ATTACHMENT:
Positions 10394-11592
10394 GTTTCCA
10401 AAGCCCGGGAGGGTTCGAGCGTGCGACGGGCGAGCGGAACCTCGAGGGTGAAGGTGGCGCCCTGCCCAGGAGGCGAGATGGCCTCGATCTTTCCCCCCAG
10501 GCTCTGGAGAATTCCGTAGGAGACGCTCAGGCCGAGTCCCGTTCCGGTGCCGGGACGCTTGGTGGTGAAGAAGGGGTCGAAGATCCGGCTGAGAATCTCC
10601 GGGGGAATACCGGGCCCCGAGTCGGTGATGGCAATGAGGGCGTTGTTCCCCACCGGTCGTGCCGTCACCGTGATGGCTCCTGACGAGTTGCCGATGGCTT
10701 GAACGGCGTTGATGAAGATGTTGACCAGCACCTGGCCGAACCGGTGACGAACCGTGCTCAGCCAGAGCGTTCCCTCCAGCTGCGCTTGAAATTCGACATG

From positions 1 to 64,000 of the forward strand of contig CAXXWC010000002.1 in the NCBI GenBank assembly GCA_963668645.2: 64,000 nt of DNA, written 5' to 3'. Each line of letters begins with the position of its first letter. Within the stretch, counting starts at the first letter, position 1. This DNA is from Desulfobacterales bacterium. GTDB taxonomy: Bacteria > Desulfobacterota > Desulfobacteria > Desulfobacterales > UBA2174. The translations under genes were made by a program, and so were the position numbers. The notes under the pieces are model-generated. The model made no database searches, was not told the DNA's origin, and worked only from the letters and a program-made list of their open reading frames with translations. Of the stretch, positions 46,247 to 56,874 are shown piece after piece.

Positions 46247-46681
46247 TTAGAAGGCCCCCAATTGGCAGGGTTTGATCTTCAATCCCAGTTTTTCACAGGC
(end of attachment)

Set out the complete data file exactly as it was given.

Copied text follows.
Positions 10394-11592
10394 GTTTCCA
10401 AAGCCCGGGAGGGTTCGAGCGTGCGACGGGCGAGCGGAACCTCGAGGGTGAAGGTGGCGCCCTGCCCAGGAGGCGAGATGGCCTCGATCTTTCCCCCCAG
10501 GCTCTGGAGAATTCCGTAGGAGACGCTCAGGCCGAGTCCCGTTCCGGTGCCGGGACGCTTGGTGGTGAAGAAGGGGTCGAAGATCCGGCTGAGAATCTCC
10601 GGGGGAATACCGGGCCCCGAGTCGGTGATGGCAATGAGGGCGTTGTTCCCCACCGGTCGTGCCGTCACCGTGATGGCTCCTGACGAGTTGCCGATGGCTT
10701 GAACGGCGTTGATGAAGATGTTGACCAGCACCTGGCCGAACCGGTGACGAACCGTGCTCAGCCAGAGCGTTCCCTCCAGCTGCGCTTGAAATTCGACATG

From positions 1 to 64,000 of the forward strand of contig CAXXWC010000002.1 in the NCBI GenBank assembly GCA_963668645.2: 64,000 nt of DNA, written 5' to 3'. Each line of letters begins with the position of its first letter. Within the stretch, counting starts at the first letter, position 1. This DNA is from Desulfobacterales bacterium. GTDB taxonomy: Bacteria > Desulfobacterota > Desulfobacteria > Desulfobacterales > UBA2174. The translations under genes were made by a program, and so were the position numbers. The notes under the pieces are model-generated. The model made no database searches, was not told the DNA's origin, and worked only from the letters and a program-made list of their open reading frames with translations. Of the stretch, positions 46,247 to 56,874 are shown piece after piece.

Positions 46247-46681
46247 TTAGAAGGCCCCCAATTGGCAGGGTTTGATCTTCAATCCCAGTTTTTCACAGGC